Tuesday, November 15, 2011

Schillace to be a Rocket

AVON — When Caleb Schillace was two years old, his mom Jaci let him throw a ball around the house.

She put on a baseball glove and let her son throw to her as much as he wanted to, as long as he didn’t break anything.

Luckily for mom, she never had to worry about that as Caleb hit her glove, throw after throw.

Caleb’s dead-on accuracy at such a young age followed him as he got older, and on Monday afternoon, the right-hander was rewarded as he signed his National Letter of Intent to play baseball at the University of Toledo.

The signing was held at the TRAQ Performance Insitute in Avon as Schillace, along with Twinsburg’s Scott Effross (Indiana University), Walsh Jesuit’s Michael Marsinek (Eastern Michigan), St. Edward’s Tommy Mirabelli (University of Kansas) and Strongville’s Forrest Perron (University of Cincinnati) were accompanied by family, coaches and teammates.

Other schools Schillace looked at were the University of Cincinnati, Cornell and Youngstown State, but UT was the better fit.

“It’s a great feeling,” Schillace said of getting the opportunity to play at the next level. “I fell in love with everything at (UT). My sister went there so I’ve gotten to see the campus before.”

With still a few months left — and another spring season at Keystone — Schillace is excited to have already commited to a college.

“A lot of pressure is released,” he said. “It’s nice to get off my shoulders and have my senior year not worrying (about where I’m going to play).”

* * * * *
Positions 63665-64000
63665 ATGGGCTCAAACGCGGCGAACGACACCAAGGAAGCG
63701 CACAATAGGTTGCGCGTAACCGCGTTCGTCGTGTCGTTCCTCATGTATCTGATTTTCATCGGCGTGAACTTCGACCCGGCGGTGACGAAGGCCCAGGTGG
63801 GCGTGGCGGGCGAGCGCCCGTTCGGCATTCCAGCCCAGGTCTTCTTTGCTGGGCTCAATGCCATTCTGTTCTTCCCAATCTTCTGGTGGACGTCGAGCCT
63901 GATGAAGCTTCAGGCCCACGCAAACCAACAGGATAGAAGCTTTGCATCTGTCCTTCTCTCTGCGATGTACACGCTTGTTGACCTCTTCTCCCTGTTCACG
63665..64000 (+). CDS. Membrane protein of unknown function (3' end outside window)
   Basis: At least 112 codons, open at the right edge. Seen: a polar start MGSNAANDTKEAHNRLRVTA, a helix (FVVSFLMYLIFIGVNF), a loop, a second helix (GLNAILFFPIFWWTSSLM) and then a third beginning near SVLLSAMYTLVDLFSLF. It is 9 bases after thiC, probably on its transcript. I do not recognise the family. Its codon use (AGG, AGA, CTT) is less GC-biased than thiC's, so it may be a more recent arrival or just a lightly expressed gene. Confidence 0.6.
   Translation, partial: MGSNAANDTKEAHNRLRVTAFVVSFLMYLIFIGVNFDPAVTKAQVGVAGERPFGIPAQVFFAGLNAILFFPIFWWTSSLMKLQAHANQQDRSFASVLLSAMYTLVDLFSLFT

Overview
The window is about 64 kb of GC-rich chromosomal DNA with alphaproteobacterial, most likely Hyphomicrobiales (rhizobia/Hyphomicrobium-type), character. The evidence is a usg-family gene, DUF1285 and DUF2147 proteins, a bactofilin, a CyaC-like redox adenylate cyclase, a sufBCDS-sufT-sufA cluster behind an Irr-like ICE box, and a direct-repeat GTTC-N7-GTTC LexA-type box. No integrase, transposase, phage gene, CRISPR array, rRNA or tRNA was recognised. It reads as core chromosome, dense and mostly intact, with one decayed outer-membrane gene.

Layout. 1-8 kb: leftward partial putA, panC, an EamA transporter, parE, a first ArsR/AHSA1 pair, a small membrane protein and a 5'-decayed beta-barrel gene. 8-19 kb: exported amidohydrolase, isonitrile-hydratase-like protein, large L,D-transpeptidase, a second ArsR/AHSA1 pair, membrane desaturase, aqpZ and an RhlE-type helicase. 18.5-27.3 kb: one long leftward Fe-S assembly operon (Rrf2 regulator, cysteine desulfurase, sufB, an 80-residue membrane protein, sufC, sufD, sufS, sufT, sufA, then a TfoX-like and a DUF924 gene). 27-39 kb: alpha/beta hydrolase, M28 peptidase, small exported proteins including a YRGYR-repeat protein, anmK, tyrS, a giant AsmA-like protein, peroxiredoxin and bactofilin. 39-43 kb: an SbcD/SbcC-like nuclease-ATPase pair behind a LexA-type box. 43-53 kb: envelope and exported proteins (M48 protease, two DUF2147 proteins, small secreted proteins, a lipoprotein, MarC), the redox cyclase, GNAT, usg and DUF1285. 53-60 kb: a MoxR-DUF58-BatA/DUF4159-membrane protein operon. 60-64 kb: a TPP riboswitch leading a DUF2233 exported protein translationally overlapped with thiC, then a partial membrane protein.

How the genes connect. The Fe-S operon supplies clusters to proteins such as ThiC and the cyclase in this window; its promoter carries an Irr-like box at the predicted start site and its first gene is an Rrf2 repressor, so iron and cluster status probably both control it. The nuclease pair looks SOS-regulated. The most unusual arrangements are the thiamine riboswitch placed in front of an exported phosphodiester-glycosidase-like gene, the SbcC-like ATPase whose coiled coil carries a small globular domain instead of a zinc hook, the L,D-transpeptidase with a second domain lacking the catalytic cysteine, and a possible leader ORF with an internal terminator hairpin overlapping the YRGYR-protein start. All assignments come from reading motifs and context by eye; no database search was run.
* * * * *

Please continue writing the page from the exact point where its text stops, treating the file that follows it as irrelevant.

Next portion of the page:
His mom agrees.

“It’s exciting, it was quite a process,” Jaci said. “I like their program and its approach to academics.”

The future Rocket will study exercise science in addition to playing for coach Cory Mee, who led UT to a fourth place finish last year in the Mid-American Conference West Division.

For the past couple of years, Schillace has been under the direction of Neall French, who is the head coach for the T3 Pelicans. He couldn’t be happier for Caleb and the four other signees.

“It’s awesome,” French said. “These guys come with goals to play at the next level and it’s great to see them rewarded. It’s extremely gratifying.”

French knows a little something about the sport as well, having spent time with the New York Yankees before being slowed by injuries.

The former professional baseball player and Bay Village native is looking forward to following Schillace and the others at the college level.

“(Caleb’s) a great kid,” French said. “He’s mature beyond his years and his greatest years are ahead of him.”

And with the MAC tournament moving from VA Memorial Stadium in Chillicothe to All Pro Freight Stadium in Avon, French will get to see more of Schillace.

French, along with pitching coach and former Seattle Mariner Clint Nageotte, have helped mold Schillace into the player he is today, which is something Jaci is thankful for.

“Without the coaches I would be lost,” she said. “Caleb has been very blessed to have great coaches ... They’ve been positive role models.”

The two have helped Schillace develop an arsenal of pitches, including a curveball and a changeup. His best pitch — his fastball — has been clocked in the 90-91 mph range.

Jaci said she has no intention of playing catch with her son anymore.

courtesy of Paul Barney

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